What is Customer Life Cycle Marketing?


In an ideal world, customers buy your products the first time they come in contact with it. However, this is far from the truth. Seasoned marketers know that customers go through a customer journey or life cycle before making a purchase.


The basic premise of the customer lifecycle is that the customer will go through several milestones before making a purchase. For instance, a Fashionable Shoe Brand might not see all its window shoppers convert the first time. His customers might see a shoe he likes on the window display, goes home to see an ad that reminds him of the shoe. The next day, he asks his friend if Trendy Shoe Brand carries good shoes. After careful consideration, the customer comes back the day after to buy the shoe. 

In this example, the customer goes through an awareness – attraction – Research – Sale. 

Why do marketers need to be aware of the customer life cycle? 

The Customer Life Cycle is a means to understand the customer better. In this process, we come to terms with the fact that the customer has separate needs at each stage. He has objections or hurdles that need to be overcome to get to the next stage and he needs a distinct message in each stage of his journey. Marketers should align their strategy, budget, media planning and messaging with each stage of a customer’s journey.


Are Customer Life Cycle and Customer Journey one and the same?

For all intents and purposes, the customer life cycle and customer journey can be dubbed as two sides of a coin. In the customer journey, the marketer is more of an observer. He sees how the customer behaves and learns from it. Here, the customer decides when to move on the next stage, if at all. Skip a few stages. He might have a few more stages than other customers don’t have. The Customer Life Cycle, however, is more defined. It is a derivative of the customer’s journey that tries to map common paths clients must take.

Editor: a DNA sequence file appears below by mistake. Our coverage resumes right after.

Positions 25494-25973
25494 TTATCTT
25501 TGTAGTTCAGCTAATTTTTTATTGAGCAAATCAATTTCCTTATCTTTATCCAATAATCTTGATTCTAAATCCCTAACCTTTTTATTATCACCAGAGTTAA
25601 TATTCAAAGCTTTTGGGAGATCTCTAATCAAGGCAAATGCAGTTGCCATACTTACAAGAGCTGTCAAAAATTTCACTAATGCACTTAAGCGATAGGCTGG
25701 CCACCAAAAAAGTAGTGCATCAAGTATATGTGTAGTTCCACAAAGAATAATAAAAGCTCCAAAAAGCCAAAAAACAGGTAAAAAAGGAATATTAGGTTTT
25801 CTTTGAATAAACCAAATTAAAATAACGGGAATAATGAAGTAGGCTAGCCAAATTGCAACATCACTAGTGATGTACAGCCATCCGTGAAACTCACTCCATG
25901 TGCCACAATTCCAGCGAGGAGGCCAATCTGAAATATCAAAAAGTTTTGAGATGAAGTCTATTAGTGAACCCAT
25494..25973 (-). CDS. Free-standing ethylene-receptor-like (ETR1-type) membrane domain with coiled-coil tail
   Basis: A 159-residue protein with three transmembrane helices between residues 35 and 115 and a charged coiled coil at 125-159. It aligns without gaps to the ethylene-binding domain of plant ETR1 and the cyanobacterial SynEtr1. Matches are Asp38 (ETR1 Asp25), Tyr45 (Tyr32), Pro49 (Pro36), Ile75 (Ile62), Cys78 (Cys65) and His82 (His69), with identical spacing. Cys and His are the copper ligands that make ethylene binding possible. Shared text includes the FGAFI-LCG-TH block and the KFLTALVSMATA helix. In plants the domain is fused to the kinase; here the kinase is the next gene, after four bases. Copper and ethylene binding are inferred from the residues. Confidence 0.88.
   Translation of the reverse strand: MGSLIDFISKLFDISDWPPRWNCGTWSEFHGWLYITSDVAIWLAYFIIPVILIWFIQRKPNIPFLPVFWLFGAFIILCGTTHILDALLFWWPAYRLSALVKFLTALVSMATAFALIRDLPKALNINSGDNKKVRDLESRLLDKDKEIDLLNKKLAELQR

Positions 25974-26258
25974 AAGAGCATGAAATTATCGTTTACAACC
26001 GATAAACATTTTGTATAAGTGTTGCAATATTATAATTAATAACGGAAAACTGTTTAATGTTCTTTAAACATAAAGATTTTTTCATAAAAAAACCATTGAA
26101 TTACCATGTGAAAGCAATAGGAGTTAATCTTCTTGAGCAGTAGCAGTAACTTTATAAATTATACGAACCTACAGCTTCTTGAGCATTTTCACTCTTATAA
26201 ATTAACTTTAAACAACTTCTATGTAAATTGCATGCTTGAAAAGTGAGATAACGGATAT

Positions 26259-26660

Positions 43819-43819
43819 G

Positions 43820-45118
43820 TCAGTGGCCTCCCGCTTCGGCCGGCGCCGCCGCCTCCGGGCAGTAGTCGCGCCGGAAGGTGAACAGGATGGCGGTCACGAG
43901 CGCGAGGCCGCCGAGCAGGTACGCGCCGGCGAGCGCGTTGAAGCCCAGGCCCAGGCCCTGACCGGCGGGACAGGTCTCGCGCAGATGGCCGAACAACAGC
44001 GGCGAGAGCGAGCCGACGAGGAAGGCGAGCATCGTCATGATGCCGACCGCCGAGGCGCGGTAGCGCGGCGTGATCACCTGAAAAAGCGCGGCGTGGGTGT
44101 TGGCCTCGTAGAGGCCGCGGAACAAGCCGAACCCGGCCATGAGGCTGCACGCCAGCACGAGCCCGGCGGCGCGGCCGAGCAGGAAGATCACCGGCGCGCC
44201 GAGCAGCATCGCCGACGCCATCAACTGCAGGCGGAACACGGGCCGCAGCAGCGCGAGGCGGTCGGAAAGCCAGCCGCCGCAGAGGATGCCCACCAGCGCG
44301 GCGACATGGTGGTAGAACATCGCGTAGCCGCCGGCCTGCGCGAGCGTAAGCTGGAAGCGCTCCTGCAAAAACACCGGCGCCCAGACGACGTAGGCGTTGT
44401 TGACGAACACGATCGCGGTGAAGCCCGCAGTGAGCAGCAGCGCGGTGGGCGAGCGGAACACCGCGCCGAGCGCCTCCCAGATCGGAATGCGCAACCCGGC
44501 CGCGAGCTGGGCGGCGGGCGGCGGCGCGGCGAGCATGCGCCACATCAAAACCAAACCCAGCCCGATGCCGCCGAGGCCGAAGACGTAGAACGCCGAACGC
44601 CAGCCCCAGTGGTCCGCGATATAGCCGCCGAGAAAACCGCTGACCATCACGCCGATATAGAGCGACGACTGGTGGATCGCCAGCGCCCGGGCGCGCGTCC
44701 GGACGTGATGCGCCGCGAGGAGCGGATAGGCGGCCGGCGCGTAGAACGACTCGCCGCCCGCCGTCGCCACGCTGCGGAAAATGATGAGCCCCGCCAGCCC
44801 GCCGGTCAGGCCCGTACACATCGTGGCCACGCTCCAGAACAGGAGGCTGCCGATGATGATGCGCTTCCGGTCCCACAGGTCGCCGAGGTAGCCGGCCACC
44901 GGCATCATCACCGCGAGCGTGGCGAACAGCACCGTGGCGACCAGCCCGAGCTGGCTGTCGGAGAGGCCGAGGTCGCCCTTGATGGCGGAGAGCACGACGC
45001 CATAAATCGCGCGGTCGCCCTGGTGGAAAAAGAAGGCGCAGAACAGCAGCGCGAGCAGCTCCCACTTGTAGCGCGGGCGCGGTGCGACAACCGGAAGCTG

The key difference between Customer Lifecycle and Customer Journey is that the Customer Life Cycle defines each stage and has actionable steps for marketers to gently nudge the client to the next step of the Lifecycle.


While we’re at it, how is it different from sales funnels?

Back in the days, Sales Funnels was all that marketers talked about. It was a great framework to understand how customers go from awareness to conversion. However, it makes a few wrong assumptions along the way.

First, the Sales Funnel assumes that a customer goes in a linear fashion along the funnel. We have seen that some customers don’t necessarily need the awareness-attraction-research-sale path. For example, Uber cuts down the customer journey by sending referral codes with free credits. This worked in its early days to bring the user to the app. In this method, it went Referral-Awareness-Conversion, one step shorter than the regular funnel.


The Customer Life Cycle is a more updated framework that understands that customer choose their own path, not marketers. It extends the customer’s relationship with Brands beyond just purchase and acknowledges that customers are also advocates and returning customers. So a customer’s relationship with the brand ideally doesn’t end with the first purchase.


Also, the Life Cycle journey simply works under the notion that you may have people entering and exiting at any stage of the journey and even skipping steps altogether. This makes the Life Cycle Management process much more effective.